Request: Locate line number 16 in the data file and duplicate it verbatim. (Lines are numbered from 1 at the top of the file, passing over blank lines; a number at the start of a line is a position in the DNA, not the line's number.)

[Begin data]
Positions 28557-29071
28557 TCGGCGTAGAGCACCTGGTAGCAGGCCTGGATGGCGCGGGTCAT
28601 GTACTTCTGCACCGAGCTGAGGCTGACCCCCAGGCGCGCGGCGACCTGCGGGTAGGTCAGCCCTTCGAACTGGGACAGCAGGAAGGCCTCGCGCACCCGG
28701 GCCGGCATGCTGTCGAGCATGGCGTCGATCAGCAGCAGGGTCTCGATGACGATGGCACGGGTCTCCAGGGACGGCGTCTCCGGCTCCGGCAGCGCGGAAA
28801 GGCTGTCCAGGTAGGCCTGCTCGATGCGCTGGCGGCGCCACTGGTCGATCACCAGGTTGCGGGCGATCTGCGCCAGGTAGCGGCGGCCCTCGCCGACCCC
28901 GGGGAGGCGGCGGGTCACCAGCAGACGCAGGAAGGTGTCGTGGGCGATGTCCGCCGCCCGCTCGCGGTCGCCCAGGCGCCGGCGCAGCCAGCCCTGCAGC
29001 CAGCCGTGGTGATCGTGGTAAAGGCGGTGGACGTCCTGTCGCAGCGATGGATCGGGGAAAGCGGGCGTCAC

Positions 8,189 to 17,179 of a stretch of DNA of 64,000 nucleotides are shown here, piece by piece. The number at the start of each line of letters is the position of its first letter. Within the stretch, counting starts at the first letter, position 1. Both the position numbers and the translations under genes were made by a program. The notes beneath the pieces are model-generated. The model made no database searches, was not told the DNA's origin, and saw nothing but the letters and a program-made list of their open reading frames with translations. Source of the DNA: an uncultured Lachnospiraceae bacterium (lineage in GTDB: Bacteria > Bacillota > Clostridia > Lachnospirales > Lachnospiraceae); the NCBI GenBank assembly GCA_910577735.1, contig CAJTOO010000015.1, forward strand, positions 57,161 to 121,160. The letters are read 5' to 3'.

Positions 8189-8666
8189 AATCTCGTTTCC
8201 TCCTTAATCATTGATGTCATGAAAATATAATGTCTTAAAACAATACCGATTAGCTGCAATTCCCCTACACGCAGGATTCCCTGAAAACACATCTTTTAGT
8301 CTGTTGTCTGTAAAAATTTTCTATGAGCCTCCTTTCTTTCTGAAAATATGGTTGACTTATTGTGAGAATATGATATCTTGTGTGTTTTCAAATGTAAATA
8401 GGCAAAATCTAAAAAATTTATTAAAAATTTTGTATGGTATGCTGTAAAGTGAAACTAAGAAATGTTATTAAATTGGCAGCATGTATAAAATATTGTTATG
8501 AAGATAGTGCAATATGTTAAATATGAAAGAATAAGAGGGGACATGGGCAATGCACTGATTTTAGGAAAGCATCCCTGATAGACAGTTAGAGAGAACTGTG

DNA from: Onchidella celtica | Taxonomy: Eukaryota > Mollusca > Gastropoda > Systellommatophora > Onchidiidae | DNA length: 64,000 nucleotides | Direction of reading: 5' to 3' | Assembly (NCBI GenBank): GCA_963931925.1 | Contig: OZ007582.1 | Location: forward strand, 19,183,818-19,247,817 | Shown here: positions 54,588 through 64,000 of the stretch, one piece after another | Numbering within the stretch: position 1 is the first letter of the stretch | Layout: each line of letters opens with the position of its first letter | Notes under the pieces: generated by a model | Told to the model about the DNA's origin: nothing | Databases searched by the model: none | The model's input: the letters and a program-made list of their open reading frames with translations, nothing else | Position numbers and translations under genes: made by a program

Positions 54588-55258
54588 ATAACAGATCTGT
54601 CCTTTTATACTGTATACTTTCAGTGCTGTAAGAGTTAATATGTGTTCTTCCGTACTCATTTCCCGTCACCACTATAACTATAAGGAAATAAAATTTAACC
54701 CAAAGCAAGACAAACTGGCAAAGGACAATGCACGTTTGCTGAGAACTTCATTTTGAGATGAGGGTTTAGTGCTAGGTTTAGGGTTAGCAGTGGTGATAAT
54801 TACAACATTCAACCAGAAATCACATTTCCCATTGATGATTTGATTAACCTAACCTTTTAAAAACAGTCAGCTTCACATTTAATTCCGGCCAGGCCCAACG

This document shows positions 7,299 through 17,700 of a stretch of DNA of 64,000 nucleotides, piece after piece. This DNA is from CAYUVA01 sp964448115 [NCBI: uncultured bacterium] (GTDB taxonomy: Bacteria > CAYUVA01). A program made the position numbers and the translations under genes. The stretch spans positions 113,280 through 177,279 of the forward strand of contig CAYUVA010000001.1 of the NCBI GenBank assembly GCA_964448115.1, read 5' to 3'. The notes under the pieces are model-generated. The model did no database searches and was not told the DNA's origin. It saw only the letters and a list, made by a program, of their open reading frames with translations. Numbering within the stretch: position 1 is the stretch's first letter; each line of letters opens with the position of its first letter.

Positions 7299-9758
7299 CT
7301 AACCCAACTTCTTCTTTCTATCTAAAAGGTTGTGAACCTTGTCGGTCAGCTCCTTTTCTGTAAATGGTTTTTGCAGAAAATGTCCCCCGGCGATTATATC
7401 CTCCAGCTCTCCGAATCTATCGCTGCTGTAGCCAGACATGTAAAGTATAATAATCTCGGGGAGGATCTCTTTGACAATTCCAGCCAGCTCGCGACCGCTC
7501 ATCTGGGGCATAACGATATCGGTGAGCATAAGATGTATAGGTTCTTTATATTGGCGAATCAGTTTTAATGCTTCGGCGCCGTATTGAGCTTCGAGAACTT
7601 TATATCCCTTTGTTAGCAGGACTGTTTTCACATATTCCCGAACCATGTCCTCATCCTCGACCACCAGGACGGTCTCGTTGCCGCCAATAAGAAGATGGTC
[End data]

Positions 54588-55258